Incidental clear-cell renal cell carcinoma with postop complication

Case contributed by Essam G Ghonaim


Left loin pain

Patient Data

Age: 25 years
Gender: Male

Images revealed a few mm radiodense interpolar left renal stone.

An incidentally discovered 8 cm solid soft tissue density mass lesion is seen bulging from the upper pole of the right kidney. The right adrenal gland is clearly depicted. This mass shows a few small foci of calcification.

Images reveal a few mm radio dense interpolar left renal stone (green arrow).

An incidentally discovered 8 cm solid soft tissue density mass lesion is seen bulging from the upper pole of the right kidney. The right adrenal gland is clearly depicted (blue arrows). This mass shows a few small foci of calcification (red arrows).

Images revealed an upper pole right renal mass lesion showing low T1 signal, high T2 signal, and heterogeneous contrast enhancement with non-enhancing areas that likely represent necrosis.  

An oval shaped encapsulated solid mass of about 7.5 x 5 cm size.

On cut section, it showed heterogeneous appearance of mainly light yellow color with multiple areas of hemorrhage and necrosis.

There was no invasion of the renal capsule.

There is a 5 x 6 x 5 cm postoperative fluid collection with peripheral enhancement seen posterior to the right kidney. This was aspirated under ultrasonographic guidance, culture and sensitivity tests were done and appropriate antibiotics were given.

A 1.5 cm left lower lobe lung nodule is newly developed.  

Selected images from a PET-CT examination showed no activity related to the depicted left lower lobe pulmonary nodular lesion. 

Case Discussion

Renal cell carcinoma (RCC) is a malignancy of the renal tubular epithelium; with almost 50% of cases being incidentally discovered. RCC comprises about 2-3% of all malignancies and about 85% of all solid renal tumors. 2% of RCC cases are bilateral and 16-25% of cases are multicentric (in the same kidney). The usual age of presentation is 50 to 70 years with a male to female ratio of 2:1. Lesions usually arise in the renal poles (upper more than lower) and they appear as exophytic mass(es) that alter the renal contour. Most lesions are solid and of soft tissue density that is hyperdense, isodense or hypodense to renal tissue, yet may show hemorrhage, necrosis, fatty or cystic changes. It rarely calcifies (less than 10%) but the combination of fat and calcification suggests RCC rather than an angiomyolipoma.

The histopathological types of RCCs are: (1) Clear cell 70-80%, (2) Chromophil cell (papillary) 10-15%, (3) Granular cell 7%, (4) Chromophobe cell 5%, and (5) Spindle cell (sarcomatoid) 1-1.5%. Metastases may affect the lungs, liver, bone, adrenal glands, other kidney and brain. It has some association with von Hippel-Lindau disease and tuberous sclerosis. An RCC is asymptomatic in many cases and presentation with the classic triad of frank hematuria, flank pain and palpable mass appears in <10% of cases 1,2.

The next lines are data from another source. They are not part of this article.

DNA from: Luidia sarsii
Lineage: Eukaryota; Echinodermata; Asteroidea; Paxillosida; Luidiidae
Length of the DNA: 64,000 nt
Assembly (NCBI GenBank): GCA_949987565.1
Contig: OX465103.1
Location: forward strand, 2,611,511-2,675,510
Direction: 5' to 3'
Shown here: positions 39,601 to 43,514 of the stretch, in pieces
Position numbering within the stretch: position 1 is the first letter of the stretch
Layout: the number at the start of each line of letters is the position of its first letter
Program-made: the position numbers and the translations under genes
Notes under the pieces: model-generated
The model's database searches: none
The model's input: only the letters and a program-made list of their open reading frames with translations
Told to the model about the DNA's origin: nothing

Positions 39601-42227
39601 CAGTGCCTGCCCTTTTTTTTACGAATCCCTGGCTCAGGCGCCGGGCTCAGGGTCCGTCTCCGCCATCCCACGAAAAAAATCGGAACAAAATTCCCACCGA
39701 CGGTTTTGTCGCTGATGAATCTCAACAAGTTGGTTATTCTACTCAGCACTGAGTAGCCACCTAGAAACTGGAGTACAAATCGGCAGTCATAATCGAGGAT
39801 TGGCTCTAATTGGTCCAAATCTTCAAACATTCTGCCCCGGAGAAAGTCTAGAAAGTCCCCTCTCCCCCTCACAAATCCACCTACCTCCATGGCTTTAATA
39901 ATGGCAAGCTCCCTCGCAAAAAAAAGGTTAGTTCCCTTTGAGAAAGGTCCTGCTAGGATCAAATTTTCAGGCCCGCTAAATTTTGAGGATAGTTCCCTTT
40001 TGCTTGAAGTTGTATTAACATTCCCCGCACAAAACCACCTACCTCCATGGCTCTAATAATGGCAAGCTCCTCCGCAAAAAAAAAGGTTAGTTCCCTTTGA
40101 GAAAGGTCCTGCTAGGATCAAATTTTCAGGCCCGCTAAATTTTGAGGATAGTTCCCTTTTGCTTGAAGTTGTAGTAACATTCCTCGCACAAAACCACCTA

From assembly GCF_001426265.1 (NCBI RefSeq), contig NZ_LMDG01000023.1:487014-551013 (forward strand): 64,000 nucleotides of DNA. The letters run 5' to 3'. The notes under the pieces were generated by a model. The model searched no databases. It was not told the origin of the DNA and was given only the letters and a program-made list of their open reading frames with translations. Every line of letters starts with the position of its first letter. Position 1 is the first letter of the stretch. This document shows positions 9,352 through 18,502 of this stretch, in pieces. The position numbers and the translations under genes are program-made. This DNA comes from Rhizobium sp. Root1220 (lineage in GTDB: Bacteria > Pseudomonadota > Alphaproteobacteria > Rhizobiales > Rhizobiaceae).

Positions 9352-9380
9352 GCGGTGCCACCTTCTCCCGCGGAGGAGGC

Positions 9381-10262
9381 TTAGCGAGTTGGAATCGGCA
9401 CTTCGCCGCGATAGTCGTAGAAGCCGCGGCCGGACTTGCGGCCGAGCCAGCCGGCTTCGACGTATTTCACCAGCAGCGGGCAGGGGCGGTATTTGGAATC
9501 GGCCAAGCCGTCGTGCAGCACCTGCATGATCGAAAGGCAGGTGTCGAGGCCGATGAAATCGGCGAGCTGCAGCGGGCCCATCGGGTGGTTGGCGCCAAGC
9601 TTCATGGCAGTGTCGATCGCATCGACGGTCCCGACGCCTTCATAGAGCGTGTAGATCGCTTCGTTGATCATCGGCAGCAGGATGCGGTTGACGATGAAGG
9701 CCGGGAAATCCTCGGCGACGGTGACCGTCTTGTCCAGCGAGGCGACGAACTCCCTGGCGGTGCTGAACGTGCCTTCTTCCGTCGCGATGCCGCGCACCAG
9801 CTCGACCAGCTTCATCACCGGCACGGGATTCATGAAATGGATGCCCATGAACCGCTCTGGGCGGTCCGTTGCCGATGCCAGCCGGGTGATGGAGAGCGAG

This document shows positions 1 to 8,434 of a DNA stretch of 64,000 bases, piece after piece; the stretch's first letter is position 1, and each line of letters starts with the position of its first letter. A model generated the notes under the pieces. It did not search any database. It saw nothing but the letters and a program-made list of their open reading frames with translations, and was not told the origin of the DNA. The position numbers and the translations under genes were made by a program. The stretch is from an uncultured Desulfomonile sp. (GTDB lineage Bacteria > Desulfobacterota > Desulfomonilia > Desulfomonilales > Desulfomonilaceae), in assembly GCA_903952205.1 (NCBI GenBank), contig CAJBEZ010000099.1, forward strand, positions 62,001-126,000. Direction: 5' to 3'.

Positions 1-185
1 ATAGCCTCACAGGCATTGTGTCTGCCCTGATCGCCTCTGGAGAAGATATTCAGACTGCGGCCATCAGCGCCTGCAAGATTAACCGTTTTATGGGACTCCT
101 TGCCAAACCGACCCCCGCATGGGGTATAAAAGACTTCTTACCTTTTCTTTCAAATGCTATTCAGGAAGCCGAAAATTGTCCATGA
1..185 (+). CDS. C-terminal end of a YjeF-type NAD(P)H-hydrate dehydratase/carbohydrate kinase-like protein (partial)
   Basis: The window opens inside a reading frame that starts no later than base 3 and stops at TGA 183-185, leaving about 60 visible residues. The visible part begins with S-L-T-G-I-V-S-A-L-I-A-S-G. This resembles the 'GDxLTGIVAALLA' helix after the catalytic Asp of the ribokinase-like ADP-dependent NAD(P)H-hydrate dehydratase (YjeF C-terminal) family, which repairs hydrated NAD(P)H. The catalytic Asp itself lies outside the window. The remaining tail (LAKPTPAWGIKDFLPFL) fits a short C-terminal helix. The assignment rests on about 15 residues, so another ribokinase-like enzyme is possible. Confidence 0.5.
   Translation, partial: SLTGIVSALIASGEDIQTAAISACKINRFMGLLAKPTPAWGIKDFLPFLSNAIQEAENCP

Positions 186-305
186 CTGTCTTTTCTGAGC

Multiphasic CT is the best imaging tool to depict RCCs. This includes a precontrast phase, arterial phase (15 s), corticomedullary phase (60 s), nephrographic phase (>80 s) and excretory or pyelographic phase (2 to 5 minutes). RCC appears as an enhancing lesion (increase of more than 20 HU cf. precontrast density) being hyperdense to renal parenchyma in both nephrographic and pyelographic phases 1,2. Seldomly the lesion is hypovascular (usually papillary cell type) which may be mistaken for a cyst on all imaging modalities 1.

Lesions may infiltrate the renal vein or the calyces (where it may be mistaken for transitional cell carcinoma) and they may infiltrate surrounding muscles, diaphragm, colon as well as the IVC, liver, or right atrium in right sided lesions and pancreas or spleen (in left sided lesions) 1,2.

Although radical nephrectomy was considered for years the optimal treatment option, the results of numerous studies have demonstrated almost equivalent survival rates for patients who underwent radical nephrectomy vs. partial nephrectomy (or nephron-sparing surgery) for small renal neoplasms. Thus elective partial nephrectomy is now a valid treatment approach 1,2,4. Partial nephrectomy or ablation (either by cryotherapy, radiofrequency or microwaves) may be considered in lesions of small size and no extrarenal spread 1,2. There is a limited role of chemotherapy and radiotherapy 1. Now, partial nephrectomy and radical nephrectomy can be carried out either by open or laparoscopic approaches 2.

Vermooten in 1950 was the first to suggest that localized RCC could successfully be excised while leaving a surrounding area of normal renal parenchyma 6.

Common imaging findings after surgery are: kidney displacement (posterior more than anterior), perinephric fat stranding, parenchymal defect, non-fat-containing postoperative collection. Fat stranding is seen more with an open than laparoscopic route. Collections are seen more in laparoscopic rather than open route, yet they resolve more rapidly with the open route. Occurrence and resolution of collection are not affected by age, sex, preoperative lesion size or location 3.

Changes like posterior kidney displacement and perinephric fat strands (when seen in imaging) may provide evidence of previous renal surgery. Fatty packing done by the surgeon into the renal cortical defect post partial nephrectomy may be mistaken later for angiomyolipoma, and other hemostatic materials used in operation may show gas bubbles and be mistaken for abscess 4.

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